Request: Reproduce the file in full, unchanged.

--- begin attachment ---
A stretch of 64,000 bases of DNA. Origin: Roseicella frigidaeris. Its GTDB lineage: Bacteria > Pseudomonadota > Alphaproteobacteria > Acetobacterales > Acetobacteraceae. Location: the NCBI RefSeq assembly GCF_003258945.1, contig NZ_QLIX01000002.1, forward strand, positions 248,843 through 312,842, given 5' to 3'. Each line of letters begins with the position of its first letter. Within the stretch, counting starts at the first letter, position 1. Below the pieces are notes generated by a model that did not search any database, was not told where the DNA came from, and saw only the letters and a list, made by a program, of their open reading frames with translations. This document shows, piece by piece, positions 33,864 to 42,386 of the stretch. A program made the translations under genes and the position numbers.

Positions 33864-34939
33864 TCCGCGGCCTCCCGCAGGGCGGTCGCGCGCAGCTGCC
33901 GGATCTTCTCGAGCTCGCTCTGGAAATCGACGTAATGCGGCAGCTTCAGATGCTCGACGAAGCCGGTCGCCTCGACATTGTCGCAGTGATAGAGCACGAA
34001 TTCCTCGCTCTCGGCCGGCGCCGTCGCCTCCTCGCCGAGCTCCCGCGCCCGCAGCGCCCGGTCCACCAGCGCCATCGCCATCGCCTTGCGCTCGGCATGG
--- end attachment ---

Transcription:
A stretch of 64,000 bases of DNA. Origin: Roseicella frigidaeris. Its GTDB lineage: Bacteria > Pseudomonadota > Alphaproteobacteria > Acetobacterales > Acetobacteraceae. Location: the NCBI RefSeq assembly GCF_003258945.1, contig NZ_QLIX01000002.1, forward strand, positions 248,843 through 312,842, given 5' to 3'. Each line of letters begins with the position of its first letter. Within the stretch, counting starts at the first letter, position 1. Below the pieces are notes generated by a model that did not search any database, was not told where the DNA came from, and saw only the letters and a list, made by a program, of their open reading frames with translations. This document shows, piece by piece, positions 33,864 to 42,386 of the stretch. A program made the translations under genes and the position numbers.

Positions 33864-34939
33864 TCCGCGGCCTCCCGCAGGGCGGTCGCGCGCAGCTGCC
33901 GGATCTTCTCGAGCTCGCTCTGGAAATCGACGTAATGCGGCAGCTTCAGATGCTCGACGAAGCCGGTCGCCTCGACATTGTCGCAGTGATAGAGCACGAA
34001 TTCCTCGCTCTCGGCCGGCGCCGTCGCCTCCTCGCCGAGCTCCCGCGCCCGCAGCGCCCGGTCCACCAGCGCCATCGCCATCGCCTTGCGCTCGGCATGG